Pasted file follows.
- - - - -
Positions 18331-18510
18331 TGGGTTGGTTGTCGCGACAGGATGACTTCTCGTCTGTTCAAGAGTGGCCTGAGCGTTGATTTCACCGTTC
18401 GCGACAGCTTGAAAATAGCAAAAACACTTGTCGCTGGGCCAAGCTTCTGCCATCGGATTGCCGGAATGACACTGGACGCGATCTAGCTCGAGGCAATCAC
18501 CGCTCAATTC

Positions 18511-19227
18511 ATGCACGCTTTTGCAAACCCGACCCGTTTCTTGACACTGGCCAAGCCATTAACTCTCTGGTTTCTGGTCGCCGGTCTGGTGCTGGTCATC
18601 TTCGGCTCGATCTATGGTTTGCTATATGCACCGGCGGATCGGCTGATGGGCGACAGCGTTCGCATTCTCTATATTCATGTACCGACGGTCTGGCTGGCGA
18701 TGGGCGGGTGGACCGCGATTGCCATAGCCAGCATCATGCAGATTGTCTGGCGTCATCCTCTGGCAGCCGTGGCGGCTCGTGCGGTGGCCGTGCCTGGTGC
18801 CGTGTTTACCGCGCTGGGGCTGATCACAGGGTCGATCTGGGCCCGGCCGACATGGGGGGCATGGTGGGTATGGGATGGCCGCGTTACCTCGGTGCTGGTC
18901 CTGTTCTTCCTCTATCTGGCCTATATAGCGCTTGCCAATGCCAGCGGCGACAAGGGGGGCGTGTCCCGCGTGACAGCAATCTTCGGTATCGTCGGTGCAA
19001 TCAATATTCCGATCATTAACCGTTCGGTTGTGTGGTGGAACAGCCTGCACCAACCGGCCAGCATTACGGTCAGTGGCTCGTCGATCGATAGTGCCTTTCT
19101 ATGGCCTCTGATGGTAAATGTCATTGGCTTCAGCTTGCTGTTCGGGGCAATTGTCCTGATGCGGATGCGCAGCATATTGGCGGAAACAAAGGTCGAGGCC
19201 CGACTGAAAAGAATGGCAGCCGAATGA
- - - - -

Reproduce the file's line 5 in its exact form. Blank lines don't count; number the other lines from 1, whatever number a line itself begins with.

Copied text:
Positions 18511-19227